They had already started getting a bit of attention around the region and they were trying to raise awareness of the messages that they were trying to get across; they wanted gender equality, they wanted girls to stay in education, they wanted equal rights for them. As young warriors, it wasn't the done thing to speak up in their community about these issues. They realised that the more that they played cricket, the more people took an interest in them and the more status they started to gain.

Therefore, they were very happy when I came along, they felt that there was a story to be told, they wanted their messages out there, and to reach further afield than their own village. They were really receptive to it. Without that positive reception from them, this is a movie that would never have been made.

- How did the elder members of their community respond to the idea of the documentary?

One of the positive and good things about it - and I hope this comes across in the film - the elders... as much as Westerners are shocked by what goes on, the elders are not evil guys, this has just always been a part of their community, a part of their culture, and their tradition.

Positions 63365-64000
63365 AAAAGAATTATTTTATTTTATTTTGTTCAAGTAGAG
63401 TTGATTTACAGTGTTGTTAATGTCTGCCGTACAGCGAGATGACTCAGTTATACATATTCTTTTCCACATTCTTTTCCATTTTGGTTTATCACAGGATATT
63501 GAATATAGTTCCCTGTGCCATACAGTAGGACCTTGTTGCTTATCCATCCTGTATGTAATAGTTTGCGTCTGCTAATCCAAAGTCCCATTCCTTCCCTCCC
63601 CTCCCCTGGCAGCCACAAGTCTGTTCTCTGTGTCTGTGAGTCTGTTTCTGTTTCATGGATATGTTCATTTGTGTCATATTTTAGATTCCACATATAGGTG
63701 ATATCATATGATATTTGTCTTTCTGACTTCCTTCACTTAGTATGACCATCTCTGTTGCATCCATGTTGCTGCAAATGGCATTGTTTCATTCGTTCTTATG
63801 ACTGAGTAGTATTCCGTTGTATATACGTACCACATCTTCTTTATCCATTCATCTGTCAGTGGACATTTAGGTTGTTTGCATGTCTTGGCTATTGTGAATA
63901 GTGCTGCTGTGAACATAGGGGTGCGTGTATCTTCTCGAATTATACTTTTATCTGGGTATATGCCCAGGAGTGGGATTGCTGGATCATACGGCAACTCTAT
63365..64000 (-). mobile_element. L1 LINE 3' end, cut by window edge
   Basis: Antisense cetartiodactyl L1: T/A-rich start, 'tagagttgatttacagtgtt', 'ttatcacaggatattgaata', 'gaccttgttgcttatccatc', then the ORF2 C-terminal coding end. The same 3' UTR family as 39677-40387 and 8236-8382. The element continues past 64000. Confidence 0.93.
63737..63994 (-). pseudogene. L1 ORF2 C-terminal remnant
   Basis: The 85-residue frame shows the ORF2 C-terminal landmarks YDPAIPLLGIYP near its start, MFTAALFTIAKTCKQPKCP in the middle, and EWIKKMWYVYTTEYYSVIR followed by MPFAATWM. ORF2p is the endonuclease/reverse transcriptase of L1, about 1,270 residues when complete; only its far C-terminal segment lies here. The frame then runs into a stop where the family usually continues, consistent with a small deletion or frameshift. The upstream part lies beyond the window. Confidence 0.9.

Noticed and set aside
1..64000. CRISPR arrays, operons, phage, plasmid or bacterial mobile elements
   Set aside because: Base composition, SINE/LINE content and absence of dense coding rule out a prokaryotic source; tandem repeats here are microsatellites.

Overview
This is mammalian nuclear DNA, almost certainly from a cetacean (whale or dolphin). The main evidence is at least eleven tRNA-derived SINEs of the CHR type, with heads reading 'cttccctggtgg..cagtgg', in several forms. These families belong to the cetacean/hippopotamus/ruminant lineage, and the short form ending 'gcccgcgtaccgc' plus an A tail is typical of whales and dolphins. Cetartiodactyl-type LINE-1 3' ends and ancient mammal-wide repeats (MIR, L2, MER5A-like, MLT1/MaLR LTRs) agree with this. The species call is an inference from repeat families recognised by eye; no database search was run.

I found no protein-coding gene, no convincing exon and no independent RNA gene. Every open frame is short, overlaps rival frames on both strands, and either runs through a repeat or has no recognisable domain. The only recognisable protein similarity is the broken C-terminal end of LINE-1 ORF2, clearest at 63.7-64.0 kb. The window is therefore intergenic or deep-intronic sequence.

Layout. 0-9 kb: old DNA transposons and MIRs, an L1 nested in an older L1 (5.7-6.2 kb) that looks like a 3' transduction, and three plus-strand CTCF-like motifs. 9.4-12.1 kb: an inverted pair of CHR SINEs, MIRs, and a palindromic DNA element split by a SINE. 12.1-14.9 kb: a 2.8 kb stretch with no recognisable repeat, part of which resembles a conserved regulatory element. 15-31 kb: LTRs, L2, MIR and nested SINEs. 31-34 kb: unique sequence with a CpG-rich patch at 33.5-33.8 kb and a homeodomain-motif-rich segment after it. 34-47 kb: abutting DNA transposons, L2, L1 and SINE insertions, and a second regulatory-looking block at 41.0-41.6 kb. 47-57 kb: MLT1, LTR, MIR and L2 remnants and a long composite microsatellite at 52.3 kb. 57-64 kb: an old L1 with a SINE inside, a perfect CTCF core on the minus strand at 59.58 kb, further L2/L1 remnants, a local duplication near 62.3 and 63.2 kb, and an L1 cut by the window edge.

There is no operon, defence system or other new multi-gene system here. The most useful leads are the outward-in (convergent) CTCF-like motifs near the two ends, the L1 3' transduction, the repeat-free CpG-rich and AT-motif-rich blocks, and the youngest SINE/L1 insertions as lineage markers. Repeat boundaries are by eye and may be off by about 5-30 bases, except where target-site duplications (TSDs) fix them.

Once they understood that I wasn't trying to misrepresent people and we just wanted them to tell their story; same with the warriors and same with the girls, they were happy to agree to be filming. This was quite a big step as it has never really been done before. There were discussions within the community and between themselves about whether they thought that this was a positive thing for their community. Ultimately, they thought that it was and agreed to be part of the documentary.

- When you set out to make this documentary, what was the story that you wanted to tell. FGM and the spread of AIDs is a central topic of the film and I wondered how intentional that was or what is something that developed as you started filming?